President Barack Obama addresses the nation from the Oval Office at the White House in Washington, Sunday night, Dec. 6, 2016 (Photo: AP)
In a rare Oval Office address, President Barack Obama vowed the United States would overcome a new phase of the terror threat that seeks to "poison the minds" of people here and around the world, as he sought to reassure Americans shaken by recent attacks in Paris and California.
The president's speech Sunday night followed Wednesday's shooting in San Bernardino, California, that killed 14 people and wounded 21. Authorities say a couple carried out the attack and the wife pledged allegiance to ISIS and its leader in a Facebook post.
"I know that after so much war, many Americans are asking whether we are confronted by a cancer that has no immediate cure," he said, speaking from a lectern in his West Wing office. "The threat from terrorism is real, but we will overcome it."
Obama said in his 13-minute address that while there was no evidence the shooters were directed by a terror network overseas or part of a broader plot, "the two of them had gone down the dark path of radicalization."
In speaking from the Oval Office, Obama turned to a tool of the presidency that he has used infrequently. His decision to speak in prime time reflected the White House's concern that his message on the recent attacks hasn't broken through, particularly in the midst of a heated presidential campaign.
Yet Obama's speech was likely to leave his critics unsatisfied. He announced no significant shift in U.S. strategy and offered no new policy prescriptions for defeating ISIS, underscoring both his confidence in his current approach and the lack of easy options for countering the extremist group.
Republican House Speaker Paul Ryan dismissed the president's address as "a half-hearted attempt to defend and distract from a failing policy."
Obama did call for cooperation between private companies and law enforcement to ensure potential attackers can't use technology to evade detection. He also urged Congress to pass new force authorization for military actions under way against IS in Iraq and Syria, and also to approve legislation to bar guns from being sold to people prohibited from flying on planes in the U.S. for terrorist concerns.
The president's most specific policy announcement was to order the departments of State and Homeland Security to review the fiance visa program that the female shooter in California used to enter the U.S. In his remarks, Obama referred to a visa waiver program that Congress is also reviewing, but the White House later clarified he meant the fiance program.
He also reiterated his call for broader gun control legislation, saying no matter how effective law enforcement and intelligence agencies are, they can't identify every would-be shooter. He called it a matter of national security to prevent potential killers from getting guns.
"What we can do, and must do, is make it harder for them to kill," he said.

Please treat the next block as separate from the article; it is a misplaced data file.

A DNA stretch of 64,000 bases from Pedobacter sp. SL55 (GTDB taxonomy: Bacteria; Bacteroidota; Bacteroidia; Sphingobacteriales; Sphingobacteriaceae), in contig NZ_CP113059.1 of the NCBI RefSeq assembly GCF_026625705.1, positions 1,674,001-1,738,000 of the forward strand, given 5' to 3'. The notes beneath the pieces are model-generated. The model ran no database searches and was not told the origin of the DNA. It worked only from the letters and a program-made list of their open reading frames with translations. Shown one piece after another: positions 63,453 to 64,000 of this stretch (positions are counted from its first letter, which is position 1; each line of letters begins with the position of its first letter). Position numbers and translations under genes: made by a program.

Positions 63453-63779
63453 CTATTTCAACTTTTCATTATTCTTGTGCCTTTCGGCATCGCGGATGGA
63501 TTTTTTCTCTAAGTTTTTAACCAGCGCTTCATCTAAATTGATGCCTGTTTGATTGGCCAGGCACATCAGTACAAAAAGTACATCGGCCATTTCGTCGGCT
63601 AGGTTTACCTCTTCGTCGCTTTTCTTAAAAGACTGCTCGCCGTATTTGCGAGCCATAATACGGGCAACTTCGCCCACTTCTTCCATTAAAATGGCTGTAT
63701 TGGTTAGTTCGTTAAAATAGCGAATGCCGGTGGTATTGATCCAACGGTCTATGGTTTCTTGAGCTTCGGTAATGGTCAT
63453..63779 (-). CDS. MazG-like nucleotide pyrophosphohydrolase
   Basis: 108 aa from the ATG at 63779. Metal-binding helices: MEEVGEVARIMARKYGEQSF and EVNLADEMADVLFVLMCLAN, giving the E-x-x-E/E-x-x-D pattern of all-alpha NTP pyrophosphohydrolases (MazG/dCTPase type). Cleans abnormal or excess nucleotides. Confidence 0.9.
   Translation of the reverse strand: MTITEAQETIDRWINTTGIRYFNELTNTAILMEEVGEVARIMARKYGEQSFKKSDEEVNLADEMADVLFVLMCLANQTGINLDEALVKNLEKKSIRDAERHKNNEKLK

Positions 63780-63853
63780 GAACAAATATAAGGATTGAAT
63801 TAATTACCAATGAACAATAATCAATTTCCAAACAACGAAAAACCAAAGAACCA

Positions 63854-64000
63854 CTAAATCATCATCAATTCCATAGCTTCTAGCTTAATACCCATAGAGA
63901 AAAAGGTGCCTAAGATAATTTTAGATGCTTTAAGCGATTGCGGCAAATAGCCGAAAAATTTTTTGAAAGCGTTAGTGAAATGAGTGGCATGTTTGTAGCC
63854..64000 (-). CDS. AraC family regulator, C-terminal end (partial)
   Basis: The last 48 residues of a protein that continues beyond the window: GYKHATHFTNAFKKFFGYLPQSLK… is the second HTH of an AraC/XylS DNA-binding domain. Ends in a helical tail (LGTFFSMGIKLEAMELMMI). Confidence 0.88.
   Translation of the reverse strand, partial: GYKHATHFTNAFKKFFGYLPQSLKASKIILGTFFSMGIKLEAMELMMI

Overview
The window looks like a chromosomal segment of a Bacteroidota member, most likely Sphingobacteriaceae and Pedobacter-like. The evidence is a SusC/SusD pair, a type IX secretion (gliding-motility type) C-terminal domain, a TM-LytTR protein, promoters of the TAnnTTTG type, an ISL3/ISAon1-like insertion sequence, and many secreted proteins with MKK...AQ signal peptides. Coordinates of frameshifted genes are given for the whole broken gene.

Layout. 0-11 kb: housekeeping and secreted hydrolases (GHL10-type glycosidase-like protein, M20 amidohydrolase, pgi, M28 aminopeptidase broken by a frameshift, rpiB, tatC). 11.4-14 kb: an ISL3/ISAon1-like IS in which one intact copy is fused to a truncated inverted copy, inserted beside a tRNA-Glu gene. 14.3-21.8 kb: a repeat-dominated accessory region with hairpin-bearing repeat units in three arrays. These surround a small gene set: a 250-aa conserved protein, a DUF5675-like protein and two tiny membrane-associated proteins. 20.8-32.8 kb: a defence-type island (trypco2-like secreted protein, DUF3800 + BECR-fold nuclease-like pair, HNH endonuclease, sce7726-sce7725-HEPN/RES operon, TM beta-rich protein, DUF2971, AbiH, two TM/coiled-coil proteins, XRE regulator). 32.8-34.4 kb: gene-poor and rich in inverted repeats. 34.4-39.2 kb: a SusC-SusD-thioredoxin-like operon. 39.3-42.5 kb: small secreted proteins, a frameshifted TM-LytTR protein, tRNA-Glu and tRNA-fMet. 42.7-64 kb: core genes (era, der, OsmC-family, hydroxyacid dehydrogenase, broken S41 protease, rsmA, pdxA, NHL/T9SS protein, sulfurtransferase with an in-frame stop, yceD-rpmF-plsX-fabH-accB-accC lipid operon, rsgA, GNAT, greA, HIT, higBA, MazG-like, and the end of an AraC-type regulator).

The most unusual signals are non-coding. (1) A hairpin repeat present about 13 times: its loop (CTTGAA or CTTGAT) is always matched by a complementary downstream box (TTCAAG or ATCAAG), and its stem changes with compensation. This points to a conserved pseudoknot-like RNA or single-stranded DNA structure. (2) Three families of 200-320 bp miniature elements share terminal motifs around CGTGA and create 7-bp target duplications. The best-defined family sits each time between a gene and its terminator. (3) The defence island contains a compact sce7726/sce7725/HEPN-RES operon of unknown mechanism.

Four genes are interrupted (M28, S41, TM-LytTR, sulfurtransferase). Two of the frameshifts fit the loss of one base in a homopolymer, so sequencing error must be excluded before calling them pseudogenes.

Obama stands little chance of getting the Republican-led Congress to agree to any gun control measures. On Thursday, the Senate rejected legislation barring people suspected by the government of being terrorists from purchasing firearms. Gun rights advocates say such a ban would violate the rights of people who haven't been convicted of crimes.
Congress also has been unable to coalesce behind any plan to authorize more force against ISIS, and the administration's proposal has languished since February.
Obama repeated his long-standing opposition to an American-led ground war in the Middle East and made no mention of the more aggressive action others have suggested, including a enforcing a no-fly zone and safe corridors in Syria.
"Our success won't depend on tough talk, or abandoning our values or giving in to fear," he said. "Instead, we will prevail by being strong and smart, resilient and relentless."
After the speech, the president appeared as previously scheduled at the Kennedy Center Honors tribute in Washington.
The president's critics — and increasingly, some members of his own party — have questioned his strategy. Hours before he spoke, Hillary Clinton — his former secretary of state and the front-runner for the Democratic presidential nomination — said the U.S. is "not winning" the fight against ISIS.
Obama has insisted that ISIS is contained in Iraq and Syria. However, the group has set its sights elsewhere in the world, launching attacks in Lebanon and Turkey and downing a Russia airliner over Egypt.
The Nov. 13 attacks in Paris marked the group's most aggressive actions in Europe, a coordinated effort that left 130 people dead and wounded hundreds more.
Last week, the terror threat drew even closer for Americans when a couple — a 29-year-old woman originally from Pakistan and her 28-year-old American-born husband — launched an attack on a holiday luncheon in San Bernardino.